- The loss of a loved one is often expected to be accompanied by grief and tears.
- However, not all losses result in grief and may sometimes be a relief after a lengthy illness or other reasons.
- How people deal with mourning is a reflection of how they deal with other stressful situations.
We have come to associate mourning with an external show of emotions, and we are quick to assume that what we see on the outside reflects what is going on inside.
However, if we look a little more closely at the process of grief and consider various other factors specific to each individual who experiences pain, we might get a different perspective.
We might start to understand the complexity of the mourning process and the fact that there is no "right" or "wrong" way to grieve.
A W24 reader wrote to us concerned that she did not cry when her mother passed and thought it may mean that she lacks empathy.
We spoke to clinical psychologist, Dorianne Weil (Dr D) about the issue and she says there's an assumption that everyone is grief stricken when a loved one passes. She explains that while there is often grief and sadness, sometimes there's quite a lot of relief at the loss of someone. It could be that they were suffering for long before they died. Or perhaps the relationship with the deceased was not good. There might be many other emotions at play, such as guilt and regret. Other factors account for numbness or the inability to cry when facing a loss on that scale.
In 1969, American-Swiss psychiatrist, Elisabeth Kübler-Ross, wrote a book entitled On Death and Dying in which she developed a theory on the five stages of grief and loss.
The first stage of grief is denial. The purpose of denial is to help us survive the trauma of the loss. Denial is a common defence mechanism that buffers the immediate shock of the loss, numbing us to our emotions. For many people experiencing grief, this stage is essential in the grieving process.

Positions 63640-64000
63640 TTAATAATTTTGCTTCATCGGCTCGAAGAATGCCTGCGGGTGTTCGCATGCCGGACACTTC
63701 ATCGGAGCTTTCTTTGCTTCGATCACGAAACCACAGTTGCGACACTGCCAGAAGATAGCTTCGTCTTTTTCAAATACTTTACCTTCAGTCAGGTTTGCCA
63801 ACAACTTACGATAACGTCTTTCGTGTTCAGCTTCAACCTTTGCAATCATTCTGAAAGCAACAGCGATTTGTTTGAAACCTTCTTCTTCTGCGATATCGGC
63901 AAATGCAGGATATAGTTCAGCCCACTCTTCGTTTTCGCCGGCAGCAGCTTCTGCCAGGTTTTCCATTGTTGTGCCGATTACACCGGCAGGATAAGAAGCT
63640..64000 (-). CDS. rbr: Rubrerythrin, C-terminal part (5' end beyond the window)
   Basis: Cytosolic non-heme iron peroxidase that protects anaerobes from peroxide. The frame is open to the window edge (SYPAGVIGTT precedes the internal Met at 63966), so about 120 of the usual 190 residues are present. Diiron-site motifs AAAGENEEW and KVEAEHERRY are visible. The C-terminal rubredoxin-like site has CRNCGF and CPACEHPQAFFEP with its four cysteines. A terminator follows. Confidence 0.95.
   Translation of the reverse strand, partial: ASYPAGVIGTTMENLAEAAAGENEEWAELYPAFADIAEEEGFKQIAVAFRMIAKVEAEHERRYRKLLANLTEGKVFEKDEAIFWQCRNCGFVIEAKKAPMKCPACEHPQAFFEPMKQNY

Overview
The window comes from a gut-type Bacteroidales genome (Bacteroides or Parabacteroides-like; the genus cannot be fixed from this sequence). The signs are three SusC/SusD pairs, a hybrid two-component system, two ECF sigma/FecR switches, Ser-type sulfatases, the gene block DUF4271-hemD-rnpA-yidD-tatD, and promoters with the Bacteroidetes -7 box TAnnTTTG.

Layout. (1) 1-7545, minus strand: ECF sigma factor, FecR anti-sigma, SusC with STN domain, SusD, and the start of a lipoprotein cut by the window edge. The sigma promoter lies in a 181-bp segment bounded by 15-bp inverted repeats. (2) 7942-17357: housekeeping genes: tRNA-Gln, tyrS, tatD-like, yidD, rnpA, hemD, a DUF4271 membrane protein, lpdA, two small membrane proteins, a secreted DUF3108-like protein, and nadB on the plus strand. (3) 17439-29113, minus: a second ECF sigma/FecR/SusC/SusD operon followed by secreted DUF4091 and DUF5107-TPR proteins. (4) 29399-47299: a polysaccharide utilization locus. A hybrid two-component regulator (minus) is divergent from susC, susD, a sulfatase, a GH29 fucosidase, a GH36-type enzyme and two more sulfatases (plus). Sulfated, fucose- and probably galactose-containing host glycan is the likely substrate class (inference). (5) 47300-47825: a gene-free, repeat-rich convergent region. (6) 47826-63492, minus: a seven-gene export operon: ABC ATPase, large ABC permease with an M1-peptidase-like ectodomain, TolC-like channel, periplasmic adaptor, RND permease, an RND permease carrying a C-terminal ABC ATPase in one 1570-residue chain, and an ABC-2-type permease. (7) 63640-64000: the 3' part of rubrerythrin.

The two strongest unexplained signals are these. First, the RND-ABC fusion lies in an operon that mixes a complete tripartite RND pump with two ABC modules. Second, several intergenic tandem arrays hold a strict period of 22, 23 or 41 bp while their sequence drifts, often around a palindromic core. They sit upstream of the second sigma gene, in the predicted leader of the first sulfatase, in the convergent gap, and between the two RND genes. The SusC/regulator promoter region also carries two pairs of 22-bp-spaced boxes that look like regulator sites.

According to Kübler-Ross: "Denial helps us to pace our feelings of grief. There is a grace in denial. It is nature's way of letting in only as much as we can handle."
If someone is at the beginning stages of bereavement, this might explain why he or she is struggling to cry.
Dr D sees this regularly in her patients, not only when it comes to dealing with death and mourning, but also in various other stressful life situations. She sees it as a form of self protection and as such, it is healthy for a certain amount of time, in moderation.
However, it can become detrimental when it prevents you from coming to terms with the loss in the long run. It can manifest in many ways, often in the form of disconnection, and it can prevent you from being able to launch yourself back into your work or personal life.
Dr Melanie Polatinsky, who has a PhD in social work, specialises in bereavement. She agrees that emotional numbness is a common and normal phenomenon in the beginning stages of grief.
However, ongoing emotional numbness is often seen in people who have already numbed their inner emotions in many areas of their lives. She explains that usually, the way you are emotionally before the bereavement, will emerge during the bereavement. If you were a person who found it really hard to cry, you might not cry.
She explains: "This usually happens in the case of people who have been hurt previously. They subconsciously make a contract with themselves and the child inside them never to let people or situations hurt them."
She sees this emotional "stuckness" as part of an underlying emotional problem.
For such a person, therapy might be a functional space for the individual to get in touch with their emotions so that they can face themselves and some of their emotional blocks, and eventually heal.
Both Dr D and Polatinsky see tears as an essential part of the grieving process. Tears offer an emotional release. They enable us to express ourselves at the deepest level, and in doing so, heal.
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